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How To Configure tsconfig.json: TypeScript Strict options

Max Kowalevski
Software Developer. TypeScript, JavaScript, React, Node.
Originally published at kowalevski.com ・13 min read

This post is part of series of posts about TypeScript called Grokking TypeScript. It will guide you from scratch to writing full TypeScript applications on Back End and Front End. The series is available as PDF eBook for free to everyone.

Grokking TypeScript eBook (pdf)

TypeScript is not just a superset of JavaScript with static types. It is also a quite configurable tool that can be used for different types of projects. One parameter or group of parameters that can be configured is strict. If you are not familiar with strict mode and why you should use it for a new project then check out the post What Is Strict Mode In TypeScript, Why And When You Should Use It?. In this post I focus more on a practical side of this topic.

TypeScript's strict mode parameter can be configurated as several individual parameters for each specific case of type checking. So, basically, if you set the parameter strict to true in tsconfig.json it means that all these strict options are set to true.

List of strict options:

  • useUnknownInCatchVariables (new)
  • noImplicitAny
  • strictNullChecks
  • strictFunctionTypes
  • strictBindCallApply
  • strictPropertyInitialization
  • noImplicitThis
  • alwaysStrict

Let's explore each strict option in practice.

TypeScript Strict options in tsconfig.json: useUnknownInCatchVariables

This option was introduced in TypeScript 4.4.

The problem is that when we use construction try catch the type of variable error in catch is any:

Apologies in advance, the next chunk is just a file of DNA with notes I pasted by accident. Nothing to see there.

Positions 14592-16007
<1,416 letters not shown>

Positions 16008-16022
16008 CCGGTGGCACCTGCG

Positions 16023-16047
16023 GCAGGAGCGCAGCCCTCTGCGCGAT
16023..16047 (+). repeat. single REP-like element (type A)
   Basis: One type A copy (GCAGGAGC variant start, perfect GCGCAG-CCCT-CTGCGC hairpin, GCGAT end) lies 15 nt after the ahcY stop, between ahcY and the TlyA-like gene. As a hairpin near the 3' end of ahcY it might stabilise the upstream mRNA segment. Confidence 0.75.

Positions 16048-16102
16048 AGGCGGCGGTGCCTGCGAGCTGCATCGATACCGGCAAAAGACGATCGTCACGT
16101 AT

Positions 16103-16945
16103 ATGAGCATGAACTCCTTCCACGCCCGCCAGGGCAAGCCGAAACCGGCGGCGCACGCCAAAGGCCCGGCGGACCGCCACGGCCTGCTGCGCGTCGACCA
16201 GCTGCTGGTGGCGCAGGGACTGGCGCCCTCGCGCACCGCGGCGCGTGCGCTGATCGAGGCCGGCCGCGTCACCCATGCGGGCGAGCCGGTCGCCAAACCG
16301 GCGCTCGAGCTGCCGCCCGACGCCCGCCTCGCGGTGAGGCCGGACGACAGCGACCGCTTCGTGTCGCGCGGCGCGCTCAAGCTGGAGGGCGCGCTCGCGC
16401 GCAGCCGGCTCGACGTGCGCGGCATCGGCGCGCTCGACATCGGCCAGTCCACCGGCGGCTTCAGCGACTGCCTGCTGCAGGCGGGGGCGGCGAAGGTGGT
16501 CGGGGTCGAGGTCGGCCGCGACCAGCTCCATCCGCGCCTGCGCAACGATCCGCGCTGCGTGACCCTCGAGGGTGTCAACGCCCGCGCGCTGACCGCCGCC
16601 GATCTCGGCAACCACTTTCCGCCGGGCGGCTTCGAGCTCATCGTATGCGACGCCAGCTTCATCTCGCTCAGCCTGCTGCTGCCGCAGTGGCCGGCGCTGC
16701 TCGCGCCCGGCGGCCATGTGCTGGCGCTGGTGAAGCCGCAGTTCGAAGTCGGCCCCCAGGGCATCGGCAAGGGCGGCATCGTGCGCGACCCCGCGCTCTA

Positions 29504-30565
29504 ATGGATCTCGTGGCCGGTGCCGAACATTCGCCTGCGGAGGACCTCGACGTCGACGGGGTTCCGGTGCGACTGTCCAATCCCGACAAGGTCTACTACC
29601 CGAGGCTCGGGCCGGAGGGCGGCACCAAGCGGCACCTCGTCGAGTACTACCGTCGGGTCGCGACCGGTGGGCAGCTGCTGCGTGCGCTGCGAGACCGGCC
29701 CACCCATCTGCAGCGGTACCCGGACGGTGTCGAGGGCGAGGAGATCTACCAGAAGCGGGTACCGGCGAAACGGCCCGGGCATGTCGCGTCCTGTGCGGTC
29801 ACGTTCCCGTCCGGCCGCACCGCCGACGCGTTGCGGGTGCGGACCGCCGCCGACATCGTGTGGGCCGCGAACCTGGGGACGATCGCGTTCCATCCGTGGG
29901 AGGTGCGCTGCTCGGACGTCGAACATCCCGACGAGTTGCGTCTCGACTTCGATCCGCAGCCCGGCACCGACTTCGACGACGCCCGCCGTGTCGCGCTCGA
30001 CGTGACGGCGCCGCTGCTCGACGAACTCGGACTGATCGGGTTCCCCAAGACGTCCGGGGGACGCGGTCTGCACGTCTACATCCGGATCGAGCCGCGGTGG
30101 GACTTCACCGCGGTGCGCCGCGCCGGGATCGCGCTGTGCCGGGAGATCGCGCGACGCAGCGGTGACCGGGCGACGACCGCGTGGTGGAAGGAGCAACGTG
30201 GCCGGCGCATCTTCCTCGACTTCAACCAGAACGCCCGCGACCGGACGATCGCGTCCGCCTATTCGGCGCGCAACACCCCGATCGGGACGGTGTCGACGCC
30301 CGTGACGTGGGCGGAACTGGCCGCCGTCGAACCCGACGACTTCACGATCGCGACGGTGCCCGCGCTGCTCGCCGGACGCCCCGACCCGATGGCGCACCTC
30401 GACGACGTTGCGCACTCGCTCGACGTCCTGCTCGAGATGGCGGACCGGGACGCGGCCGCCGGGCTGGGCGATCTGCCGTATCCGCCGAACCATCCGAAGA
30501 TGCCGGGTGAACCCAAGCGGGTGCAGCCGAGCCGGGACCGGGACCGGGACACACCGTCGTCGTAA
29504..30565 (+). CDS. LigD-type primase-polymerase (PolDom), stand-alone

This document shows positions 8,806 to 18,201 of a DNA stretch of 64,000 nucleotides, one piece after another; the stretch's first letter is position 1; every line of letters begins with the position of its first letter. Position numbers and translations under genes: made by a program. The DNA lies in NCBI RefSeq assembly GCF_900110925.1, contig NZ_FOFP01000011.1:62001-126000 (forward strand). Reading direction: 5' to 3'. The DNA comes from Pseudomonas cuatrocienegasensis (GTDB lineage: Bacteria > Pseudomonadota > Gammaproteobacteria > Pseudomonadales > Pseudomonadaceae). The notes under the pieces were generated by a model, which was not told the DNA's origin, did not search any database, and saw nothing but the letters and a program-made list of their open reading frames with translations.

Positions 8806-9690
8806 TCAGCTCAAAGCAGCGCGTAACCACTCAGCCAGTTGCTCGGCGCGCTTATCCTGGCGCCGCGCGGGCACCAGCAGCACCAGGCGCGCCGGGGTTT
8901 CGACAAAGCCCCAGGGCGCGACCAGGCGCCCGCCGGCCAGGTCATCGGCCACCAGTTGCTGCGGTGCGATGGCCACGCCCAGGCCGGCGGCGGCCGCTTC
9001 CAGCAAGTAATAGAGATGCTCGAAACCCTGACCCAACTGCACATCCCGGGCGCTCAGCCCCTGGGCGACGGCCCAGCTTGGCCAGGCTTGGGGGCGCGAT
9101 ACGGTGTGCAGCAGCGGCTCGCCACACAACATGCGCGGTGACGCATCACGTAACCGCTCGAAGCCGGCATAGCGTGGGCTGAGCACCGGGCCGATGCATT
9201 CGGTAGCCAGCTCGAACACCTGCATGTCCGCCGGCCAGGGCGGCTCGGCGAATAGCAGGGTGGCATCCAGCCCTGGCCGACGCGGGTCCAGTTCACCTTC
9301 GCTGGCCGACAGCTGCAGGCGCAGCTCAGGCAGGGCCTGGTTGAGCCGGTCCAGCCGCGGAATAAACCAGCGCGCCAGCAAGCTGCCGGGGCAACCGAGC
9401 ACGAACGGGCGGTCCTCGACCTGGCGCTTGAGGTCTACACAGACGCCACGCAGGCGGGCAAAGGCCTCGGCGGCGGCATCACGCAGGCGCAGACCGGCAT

Screenshot of an example in VSCode 1

It increases the potential risk of errors and application malfunction. The option useUnknownInCatchVariables solves this problem.

If you set option useUnknownInCatchVariables to true then variable error in every try catch in your code base will have type unknown:

{
  "compilerOptions": {
    // ...
    "useUnknownInCatchVariables": true
  }
}
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Screenshot of an example in VSCode 1

You can also use type Error for error variable:

try {
    // some code
}
catch (e) {
    if (e instanceof Error) {
        console.error(e.message);
    }
}
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TypeScript Strict options in tsconfig.json: noImplicitAny

Let's start with option noImplicitAny.

In the main.ts file (or whatever file you want) let's create a simple function:

function printData(data) {
  console.log(data);
}
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If you run tsc command you will see that TypeScript successfully compiles the code because there is no error.

Now, set the options in configuration file tsconfig.json in your project:

{
  "compilerOptions": {
    "noImplicitAny": true
  }
}
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If you're writing your code in an editor like Visual Studio Code or some IDE you probably already see that something is wrong with parameter data in the function. Let's run TypeScript compiler tsc and see what it will tell us.

TypeScript compiler will print something like this:

error TS7006: Parameter 'data' implicitly has an 'any' type.

4 function printData(data) {
                     ~~~~
Found 1 error.
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So, if you set the option noImplicitAny to true, TypeScript won't allow us to write functions with parameters without types of parameters. The thing is that TypeScript doesn't know what type of the parameter data is and it doesn't infer because there is no information in the code about that value should be there.

You need to set some type to avoid this TypeScript error. For example, I'll specify type string for the data:

function printData(data: string) {
  console.log(data);
}
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Also, if your parameter is not required, you can specify the default value of the parameter. And there is the thing: if you set the default value of the parameter then you won't need to specify the type. In that case, TypeScript will understand what type of the parameter is by Type inference.

An example. The default value of the parameter is empty string so type of the parameter is string:

function printData(data = "") {
  console.log(data);
}
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TypeScript Strict options in tsconfig.json: Why Should noImplicitAny Be Enabled?